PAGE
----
Liberty Media Chairman John Malone, speaking recently about Verizon's FiOS TV, expressed a low opinion of overbuilders. "I've never seen overbuilds work ... it always ends up badly." That's because overbuilders face a slew of obstacles beyond just building a new business in an area where the incumbent holds most of the high ground.
And yet overbuilders are still met with enthusiasm by one-cable towns that like the idea of competition. "This is absolutely fantastic," said Avon Lake, Ohio Councilman Larry Meiners, upon hearing that Wide Open West (WOW) would come to town to compete with Time Warner Cable.
Things get stickier, though, when the communities themselves step into the fray. In North Carolina, Time Warner Cable is leading the charge to put a state moratorium on municipal overbuilds. Two dozen communities are at least looking at the option right now as a bill that breezed through the state Senate awaits a hearing in the House where its chances of success appear to be considerably lower.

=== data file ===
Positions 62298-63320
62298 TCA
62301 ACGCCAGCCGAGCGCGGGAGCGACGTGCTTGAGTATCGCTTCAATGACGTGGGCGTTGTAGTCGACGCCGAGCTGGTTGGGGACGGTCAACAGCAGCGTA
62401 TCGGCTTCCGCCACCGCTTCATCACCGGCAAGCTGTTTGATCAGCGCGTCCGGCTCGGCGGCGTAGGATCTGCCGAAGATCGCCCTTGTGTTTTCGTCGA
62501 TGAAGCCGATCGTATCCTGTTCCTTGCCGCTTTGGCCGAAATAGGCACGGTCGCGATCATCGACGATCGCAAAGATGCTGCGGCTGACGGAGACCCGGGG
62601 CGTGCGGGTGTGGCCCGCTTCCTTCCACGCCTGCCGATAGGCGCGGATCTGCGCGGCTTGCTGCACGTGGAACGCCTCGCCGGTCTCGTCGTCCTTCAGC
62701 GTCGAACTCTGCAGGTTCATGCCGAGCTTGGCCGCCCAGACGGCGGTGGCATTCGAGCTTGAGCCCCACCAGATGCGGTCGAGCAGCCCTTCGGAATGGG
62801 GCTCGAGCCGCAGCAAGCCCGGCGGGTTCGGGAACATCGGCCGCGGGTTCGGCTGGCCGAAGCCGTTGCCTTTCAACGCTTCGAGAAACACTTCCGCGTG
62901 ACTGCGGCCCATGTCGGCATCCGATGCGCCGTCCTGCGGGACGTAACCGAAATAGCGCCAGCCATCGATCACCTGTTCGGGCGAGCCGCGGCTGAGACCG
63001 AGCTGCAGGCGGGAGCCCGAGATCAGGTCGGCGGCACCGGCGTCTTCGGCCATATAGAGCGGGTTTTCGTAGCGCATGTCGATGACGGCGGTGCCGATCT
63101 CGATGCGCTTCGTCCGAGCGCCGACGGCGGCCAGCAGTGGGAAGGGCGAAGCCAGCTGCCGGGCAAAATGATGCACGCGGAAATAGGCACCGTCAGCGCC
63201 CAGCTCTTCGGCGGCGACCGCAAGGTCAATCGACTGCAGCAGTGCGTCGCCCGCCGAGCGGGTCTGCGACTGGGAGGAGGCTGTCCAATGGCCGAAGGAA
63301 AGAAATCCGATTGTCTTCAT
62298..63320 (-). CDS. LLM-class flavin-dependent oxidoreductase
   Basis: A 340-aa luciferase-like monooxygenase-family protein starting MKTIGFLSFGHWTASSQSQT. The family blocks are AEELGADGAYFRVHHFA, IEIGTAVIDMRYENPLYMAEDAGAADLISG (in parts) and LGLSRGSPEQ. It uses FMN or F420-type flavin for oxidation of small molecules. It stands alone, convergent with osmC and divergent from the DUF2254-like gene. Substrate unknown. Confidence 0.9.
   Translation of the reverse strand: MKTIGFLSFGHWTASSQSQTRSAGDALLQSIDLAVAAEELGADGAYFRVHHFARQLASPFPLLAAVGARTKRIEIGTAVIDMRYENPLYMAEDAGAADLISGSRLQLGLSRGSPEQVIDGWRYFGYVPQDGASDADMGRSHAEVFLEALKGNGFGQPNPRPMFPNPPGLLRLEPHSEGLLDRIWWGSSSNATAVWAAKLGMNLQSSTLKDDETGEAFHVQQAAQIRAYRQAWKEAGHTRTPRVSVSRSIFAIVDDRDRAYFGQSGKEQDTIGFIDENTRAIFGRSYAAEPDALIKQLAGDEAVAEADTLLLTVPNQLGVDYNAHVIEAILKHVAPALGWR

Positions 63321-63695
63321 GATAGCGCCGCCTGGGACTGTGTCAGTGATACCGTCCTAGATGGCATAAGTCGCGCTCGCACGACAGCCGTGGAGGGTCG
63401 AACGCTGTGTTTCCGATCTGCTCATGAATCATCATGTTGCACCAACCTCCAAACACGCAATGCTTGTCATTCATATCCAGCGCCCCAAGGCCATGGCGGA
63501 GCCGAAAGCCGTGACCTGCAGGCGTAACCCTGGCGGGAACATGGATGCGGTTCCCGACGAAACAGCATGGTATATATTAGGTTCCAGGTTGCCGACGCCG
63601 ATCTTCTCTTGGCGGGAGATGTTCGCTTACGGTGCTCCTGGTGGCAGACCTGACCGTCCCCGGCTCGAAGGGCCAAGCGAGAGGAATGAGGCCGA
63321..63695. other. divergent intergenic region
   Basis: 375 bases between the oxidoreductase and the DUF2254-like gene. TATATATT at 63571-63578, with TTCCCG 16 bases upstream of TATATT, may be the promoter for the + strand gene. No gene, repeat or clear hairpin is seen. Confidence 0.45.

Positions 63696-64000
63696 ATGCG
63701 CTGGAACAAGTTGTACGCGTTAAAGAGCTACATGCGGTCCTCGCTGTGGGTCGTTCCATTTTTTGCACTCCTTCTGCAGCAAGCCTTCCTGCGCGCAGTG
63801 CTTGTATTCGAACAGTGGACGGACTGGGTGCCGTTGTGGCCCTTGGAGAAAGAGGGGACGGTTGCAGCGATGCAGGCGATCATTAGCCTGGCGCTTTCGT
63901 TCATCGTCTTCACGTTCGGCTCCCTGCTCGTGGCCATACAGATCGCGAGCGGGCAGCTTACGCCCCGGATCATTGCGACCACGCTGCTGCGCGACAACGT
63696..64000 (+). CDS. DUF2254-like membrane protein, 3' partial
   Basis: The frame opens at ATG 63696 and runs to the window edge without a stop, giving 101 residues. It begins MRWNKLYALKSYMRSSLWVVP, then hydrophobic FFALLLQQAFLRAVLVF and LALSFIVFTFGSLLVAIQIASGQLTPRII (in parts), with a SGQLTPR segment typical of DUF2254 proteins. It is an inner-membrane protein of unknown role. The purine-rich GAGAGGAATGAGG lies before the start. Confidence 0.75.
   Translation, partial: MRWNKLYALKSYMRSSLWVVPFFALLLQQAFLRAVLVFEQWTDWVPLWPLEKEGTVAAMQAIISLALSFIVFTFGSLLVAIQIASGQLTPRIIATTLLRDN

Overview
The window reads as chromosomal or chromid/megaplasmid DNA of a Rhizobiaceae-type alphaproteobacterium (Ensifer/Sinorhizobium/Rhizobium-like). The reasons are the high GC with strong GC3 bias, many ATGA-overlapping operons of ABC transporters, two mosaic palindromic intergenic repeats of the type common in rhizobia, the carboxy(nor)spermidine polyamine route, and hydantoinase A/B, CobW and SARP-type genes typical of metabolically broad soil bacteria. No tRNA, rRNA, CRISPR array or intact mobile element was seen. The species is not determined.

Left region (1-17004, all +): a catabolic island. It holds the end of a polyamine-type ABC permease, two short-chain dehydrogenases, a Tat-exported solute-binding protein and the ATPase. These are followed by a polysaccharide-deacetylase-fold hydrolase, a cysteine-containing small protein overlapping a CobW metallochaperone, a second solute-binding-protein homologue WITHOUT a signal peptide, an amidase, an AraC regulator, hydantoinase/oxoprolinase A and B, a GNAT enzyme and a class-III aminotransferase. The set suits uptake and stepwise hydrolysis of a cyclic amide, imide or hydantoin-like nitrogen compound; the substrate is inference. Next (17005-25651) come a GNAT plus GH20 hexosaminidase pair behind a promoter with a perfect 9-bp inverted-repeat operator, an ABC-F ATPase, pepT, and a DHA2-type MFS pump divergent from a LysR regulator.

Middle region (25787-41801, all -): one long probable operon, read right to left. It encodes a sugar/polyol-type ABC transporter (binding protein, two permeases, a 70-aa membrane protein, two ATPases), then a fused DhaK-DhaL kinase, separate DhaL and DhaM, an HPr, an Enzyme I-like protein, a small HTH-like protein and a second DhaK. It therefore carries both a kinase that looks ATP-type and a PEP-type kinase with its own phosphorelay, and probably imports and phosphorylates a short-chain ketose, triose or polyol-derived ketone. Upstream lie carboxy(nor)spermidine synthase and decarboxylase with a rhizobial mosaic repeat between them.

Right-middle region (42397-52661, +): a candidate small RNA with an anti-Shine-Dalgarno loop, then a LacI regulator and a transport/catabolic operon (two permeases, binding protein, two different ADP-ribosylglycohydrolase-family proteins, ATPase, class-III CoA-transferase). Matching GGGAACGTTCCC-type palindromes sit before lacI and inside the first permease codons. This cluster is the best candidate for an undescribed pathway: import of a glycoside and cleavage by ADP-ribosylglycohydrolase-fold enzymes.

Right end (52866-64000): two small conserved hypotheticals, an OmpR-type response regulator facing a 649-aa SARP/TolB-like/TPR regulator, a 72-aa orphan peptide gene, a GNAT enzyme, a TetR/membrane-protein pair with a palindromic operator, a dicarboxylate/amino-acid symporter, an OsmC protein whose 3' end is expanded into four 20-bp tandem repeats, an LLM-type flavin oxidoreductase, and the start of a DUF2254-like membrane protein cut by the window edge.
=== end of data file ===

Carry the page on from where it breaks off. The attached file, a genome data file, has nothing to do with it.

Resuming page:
Finally, in Lafayette, La., things just continue to get nastier between city-owned LUS Fiber, Cox Communications and the National Cable Television Cooperative (NCTC). In a convoluted bit of legal action, the city filed court motions to dismiss a lawsuit filed by NCTC (which offers discounts for programming content) to block Lafayette from complaining against the group with the FCC. Got that? In short, the city wants the FCC to step in because it claims that Cox Communications wields a powerful hand in the NCTC and is blocking LUS from becoming a member of that organization and getting bulk content discounts that match those available to Cox.
WOW moving ahead to DOCSIS 3 speeds
North Carolina fights anti-municipal broadband bill
LUS blames Cox because it can't get into National Cable TV Co-Op